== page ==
Friday, March 3, 2017

Movie Music Musings: The Goldsmith Award 2014

Ready for another Goldsmith Award? While there were plenty of poorly reviewed and attended movies that year, most of them also had uninspiring scores. It took a little bit of research but I did find a movie that fit the bill. The score is gem, one of my favorites of the year, but the movie just didn't click with too many folks.

A Million Ways to Die in the West was Seth MacFarlene trying to bring a modern day Blazing Saddles to the big screen. But I wondered how many people were clamoring for a parody of Westerns. We don't see too many Westerns in theaters any more, and most of them go out of their way to avoid anything traditional. So a movie making fun of traditional western tropes just seemed odd. And most reviewers and the few folks that saw it thought it was odd.

But one thing that worked out great was Joel McNeely's rollicking score. He takes that classic 1950s Western movie sound and just rolls with it. His main theme will remind you of The Magnificent Seven and there is more than a touch of Aaron Copland in there. There is a fun energy to the score and while it does wink at the listener a couple of times, McNeely mostly plays it straight.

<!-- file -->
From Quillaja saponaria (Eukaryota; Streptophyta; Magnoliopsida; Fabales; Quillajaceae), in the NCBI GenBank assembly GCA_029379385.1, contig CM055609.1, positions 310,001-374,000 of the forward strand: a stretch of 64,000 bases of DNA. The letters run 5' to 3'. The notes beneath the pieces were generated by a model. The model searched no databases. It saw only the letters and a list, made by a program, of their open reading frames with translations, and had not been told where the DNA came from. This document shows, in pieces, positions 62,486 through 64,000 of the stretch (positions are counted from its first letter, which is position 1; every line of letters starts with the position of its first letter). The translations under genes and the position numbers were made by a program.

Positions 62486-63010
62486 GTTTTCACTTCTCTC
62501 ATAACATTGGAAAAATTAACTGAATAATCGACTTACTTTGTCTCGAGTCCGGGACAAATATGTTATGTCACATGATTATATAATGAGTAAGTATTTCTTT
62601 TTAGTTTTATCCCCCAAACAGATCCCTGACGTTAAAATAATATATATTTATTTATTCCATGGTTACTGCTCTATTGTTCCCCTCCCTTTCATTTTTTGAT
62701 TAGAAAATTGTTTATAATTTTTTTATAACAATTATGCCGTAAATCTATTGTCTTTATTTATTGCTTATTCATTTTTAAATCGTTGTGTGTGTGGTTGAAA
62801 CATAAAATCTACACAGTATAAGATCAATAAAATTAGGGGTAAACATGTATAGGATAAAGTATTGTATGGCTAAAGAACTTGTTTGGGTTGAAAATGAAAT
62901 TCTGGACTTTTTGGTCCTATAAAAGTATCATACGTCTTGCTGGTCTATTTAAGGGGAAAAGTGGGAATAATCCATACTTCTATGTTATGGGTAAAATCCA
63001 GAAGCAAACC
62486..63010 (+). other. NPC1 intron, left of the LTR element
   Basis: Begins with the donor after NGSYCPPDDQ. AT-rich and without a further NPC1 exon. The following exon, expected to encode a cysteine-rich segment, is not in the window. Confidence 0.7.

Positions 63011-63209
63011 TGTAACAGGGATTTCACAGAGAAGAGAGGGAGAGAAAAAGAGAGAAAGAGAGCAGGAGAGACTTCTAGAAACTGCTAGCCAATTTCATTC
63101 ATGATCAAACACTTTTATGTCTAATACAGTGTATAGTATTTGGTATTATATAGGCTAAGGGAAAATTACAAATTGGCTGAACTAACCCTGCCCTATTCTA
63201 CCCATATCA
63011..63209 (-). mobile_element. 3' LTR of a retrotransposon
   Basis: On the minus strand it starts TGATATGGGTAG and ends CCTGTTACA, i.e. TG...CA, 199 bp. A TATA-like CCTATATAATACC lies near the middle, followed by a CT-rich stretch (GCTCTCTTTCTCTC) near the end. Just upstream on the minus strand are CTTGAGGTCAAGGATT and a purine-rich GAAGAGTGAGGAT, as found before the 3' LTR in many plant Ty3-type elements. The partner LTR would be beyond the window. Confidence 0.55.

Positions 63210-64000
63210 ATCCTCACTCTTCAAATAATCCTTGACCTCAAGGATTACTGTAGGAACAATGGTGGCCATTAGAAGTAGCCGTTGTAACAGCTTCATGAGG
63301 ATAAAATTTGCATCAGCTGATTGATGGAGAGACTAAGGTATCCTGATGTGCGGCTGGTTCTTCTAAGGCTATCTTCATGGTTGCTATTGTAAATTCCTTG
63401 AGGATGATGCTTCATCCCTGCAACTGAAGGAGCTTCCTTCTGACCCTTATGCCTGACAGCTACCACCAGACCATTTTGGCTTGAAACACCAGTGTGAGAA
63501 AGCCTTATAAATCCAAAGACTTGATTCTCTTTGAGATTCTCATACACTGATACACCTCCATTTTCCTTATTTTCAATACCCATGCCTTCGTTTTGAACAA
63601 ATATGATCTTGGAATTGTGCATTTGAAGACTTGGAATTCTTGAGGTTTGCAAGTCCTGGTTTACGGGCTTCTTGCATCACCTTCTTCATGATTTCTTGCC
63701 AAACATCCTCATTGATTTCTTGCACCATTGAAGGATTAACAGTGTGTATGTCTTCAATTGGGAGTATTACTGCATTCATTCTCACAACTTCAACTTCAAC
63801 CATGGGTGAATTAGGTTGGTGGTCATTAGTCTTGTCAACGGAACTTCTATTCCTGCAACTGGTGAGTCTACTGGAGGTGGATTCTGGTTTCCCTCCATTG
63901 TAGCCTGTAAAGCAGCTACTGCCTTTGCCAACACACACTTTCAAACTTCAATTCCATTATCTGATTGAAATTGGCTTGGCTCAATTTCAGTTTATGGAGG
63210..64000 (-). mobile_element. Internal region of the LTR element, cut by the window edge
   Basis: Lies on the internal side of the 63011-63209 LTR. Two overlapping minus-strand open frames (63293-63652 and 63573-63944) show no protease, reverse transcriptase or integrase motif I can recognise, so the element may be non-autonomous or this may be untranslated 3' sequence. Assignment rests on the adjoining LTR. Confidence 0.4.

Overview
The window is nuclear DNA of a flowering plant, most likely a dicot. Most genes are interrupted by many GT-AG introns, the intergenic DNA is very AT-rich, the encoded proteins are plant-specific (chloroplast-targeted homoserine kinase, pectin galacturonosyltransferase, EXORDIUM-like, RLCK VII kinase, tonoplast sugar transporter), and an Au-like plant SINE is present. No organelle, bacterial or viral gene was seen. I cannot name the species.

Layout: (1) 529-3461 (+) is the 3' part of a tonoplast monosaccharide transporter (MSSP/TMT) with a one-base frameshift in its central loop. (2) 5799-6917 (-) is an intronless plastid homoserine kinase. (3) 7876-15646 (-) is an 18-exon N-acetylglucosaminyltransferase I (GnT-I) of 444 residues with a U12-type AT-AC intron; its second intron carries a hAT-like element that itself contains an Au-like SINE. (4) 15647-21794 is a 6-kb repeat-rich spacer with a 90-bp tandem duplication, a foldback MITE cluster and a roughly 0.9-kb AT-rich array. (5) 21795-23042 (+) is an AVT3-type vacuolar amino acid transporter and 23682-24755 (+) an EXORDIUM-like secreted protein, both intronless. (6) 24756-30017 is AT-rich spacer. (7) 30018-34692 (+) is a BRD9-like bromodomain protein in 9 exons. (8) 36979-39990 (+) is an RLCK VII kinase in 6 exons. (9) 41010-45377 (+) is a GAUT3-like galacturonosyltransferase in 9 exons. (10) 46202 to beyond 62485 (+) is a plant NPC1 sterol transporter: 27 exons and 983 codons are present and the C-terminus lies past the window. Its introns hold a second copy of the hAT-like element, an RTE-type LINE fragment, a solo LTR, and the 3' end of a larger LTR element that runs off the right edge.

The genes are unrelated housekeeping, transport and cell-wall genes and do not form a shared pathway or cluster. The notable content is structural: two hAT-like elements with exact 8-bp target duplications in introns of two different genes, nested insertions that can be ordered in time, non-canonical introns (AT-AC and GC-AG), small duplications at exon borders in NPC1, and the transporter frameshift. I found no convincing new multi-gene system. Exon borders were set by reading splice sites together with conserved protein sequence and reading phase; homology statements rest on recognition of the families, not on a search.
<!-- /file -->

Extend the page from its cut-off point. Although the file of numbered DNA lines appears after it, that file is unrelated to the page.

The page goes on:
The album includes a couple of amusing songs too. The titular A Million Ways to Die in the West has Alan Jackson singing about how perilous it was to live like a cowboy. Then there is the hilarious If You Only Have a Mustache which tells you how to get women by having facial hair.

Lots of great tracks to pick from McNeely's score, but the Main Titles will give you a good taste of the style.

And might as well throw the title song in too!


  1. This movie got reviews that are the very definition of mixed. I have to be in the right mood for it, but you are probably right that the satire works better for those who have seen more classic Western movies than most younger people do today. The humor can be weird – such as the strange visual reference to Amanda Seyfried’s famously big eyes – but it does often work. The music definitely helps.

    1. Yeah I have a friend who is a big Mcfarlene fan, and even he was unimpressed by this one. I've seen a few of the funnier scenes, but one thing he felt was that the film was overly long. That can be killer for a comedy. They rarely work beyond the 95 minute mark.